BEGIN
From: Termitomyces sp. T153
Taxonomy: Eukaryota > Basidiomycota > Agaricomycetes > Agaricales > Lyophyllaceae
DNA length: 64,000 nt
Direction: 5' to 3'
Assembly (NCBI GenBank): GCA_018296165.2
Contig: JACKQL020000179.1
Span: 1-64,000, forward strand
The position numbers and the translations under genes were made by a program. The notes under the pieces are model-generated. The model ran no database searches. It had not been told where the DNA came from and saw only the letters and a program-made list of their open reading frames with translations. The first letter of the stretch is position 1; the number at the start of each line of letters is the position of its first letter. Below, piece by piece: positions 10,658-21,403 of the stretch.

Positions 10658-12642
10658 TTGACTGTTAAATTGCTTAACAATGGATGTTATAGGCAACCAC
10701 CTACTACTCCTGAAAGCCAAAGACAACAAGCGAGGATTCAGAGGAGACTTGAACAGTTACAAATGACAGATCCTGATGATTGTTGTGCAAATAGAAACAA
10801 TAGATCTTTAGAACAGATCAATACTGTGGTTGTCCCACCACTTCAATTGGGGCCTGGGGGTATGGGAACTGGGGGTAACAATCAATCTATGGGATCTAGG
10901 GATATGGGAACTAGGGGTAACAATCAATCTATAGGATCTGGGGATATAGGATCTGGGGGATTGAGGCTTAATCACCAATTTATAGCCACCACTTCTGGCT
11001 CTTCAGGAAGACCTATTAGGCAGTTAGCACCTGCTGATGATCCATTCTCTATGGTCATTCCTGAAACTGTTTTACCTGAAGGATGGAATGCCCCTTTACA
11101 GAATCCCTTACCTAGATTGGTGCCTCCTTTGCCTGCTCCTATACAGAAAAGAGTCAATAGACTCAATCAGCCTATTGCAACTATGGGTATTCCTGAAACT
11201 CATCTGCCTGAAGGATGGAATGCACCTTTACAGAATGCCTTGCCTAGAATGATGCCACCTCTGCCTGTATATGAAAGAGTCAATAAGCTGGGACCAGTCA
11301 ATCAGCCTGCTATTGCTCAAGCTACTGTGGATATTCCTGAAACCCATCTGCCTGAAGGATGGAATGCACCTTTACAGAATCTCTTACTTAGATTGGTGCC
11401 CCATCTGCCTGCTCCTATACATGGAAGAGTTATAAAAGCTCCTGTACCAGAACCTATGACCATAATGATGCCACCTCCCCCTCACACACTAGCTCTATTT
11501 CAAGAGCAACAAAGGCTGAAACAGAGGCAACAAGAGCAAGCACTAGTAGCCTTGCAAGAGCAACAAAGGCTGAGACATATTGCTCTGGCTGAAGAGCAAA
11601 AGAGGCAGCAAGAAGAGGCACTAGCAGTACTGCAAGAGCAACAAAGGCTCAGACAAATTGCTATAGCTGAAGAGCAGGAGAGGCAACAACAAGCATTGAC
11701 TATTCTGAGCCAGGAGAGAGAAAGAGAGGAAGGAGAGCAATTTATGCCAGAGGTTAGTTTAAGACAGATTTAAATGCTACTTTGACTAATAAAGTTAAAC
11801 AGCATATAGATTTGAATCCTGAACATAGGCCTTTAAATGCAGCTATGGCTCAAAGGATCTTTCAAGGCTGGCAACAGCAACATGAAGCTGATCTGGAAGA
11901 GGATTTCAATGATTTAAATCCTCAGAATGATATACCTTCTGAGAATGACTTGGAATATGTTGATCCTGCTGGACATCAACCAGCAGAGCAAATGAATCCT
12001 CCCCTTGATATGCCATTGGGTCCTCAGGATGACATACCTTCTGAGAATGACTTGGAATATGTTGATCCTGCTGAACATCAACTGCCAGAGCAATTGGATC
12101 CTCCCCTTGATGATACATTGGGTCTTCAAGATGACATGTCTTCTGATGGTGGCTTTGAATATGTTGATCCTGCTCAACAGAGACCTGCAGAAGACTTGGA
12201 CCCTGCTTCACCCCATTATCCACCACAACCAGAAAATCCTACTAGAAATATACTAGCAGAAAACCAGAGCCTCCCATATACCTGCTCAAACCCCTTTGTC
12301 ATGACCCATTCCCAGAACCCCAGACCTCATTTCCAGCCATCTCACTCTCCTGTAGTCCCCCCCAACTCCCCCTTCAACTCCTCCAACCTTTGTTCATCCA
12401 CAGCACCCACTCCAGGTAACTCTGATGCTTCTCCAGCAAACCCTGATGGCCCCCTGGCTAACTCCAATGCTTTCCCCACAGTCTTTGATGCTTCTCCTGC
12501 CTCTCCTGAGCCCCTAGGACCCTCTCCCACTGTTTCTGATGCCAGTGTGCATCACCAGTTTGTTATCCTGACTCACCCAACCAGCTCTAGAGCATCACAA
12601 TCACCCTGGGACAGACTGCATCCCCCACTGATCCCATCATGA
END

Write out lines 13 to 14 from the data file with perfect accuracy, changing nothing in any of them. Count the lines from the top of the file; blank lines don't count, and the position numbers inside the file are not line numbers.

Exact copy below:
10901 GATATGGGAACTAGGGGTAACAATCAATCTATAGGATCTGGGGATATAGGATCTGGGGGATTGAGGCTTAATCACCAATTTATAGCCACCACTTCTGGCT
11001 CTTCAGGAAGACCTATTAGGCAGTTAGCACCTGCTGATGATCCATTCTCTATGGTCATTCCTGAAACTGTTTTACCTGAAGGATGGAATGCCCCTTTACA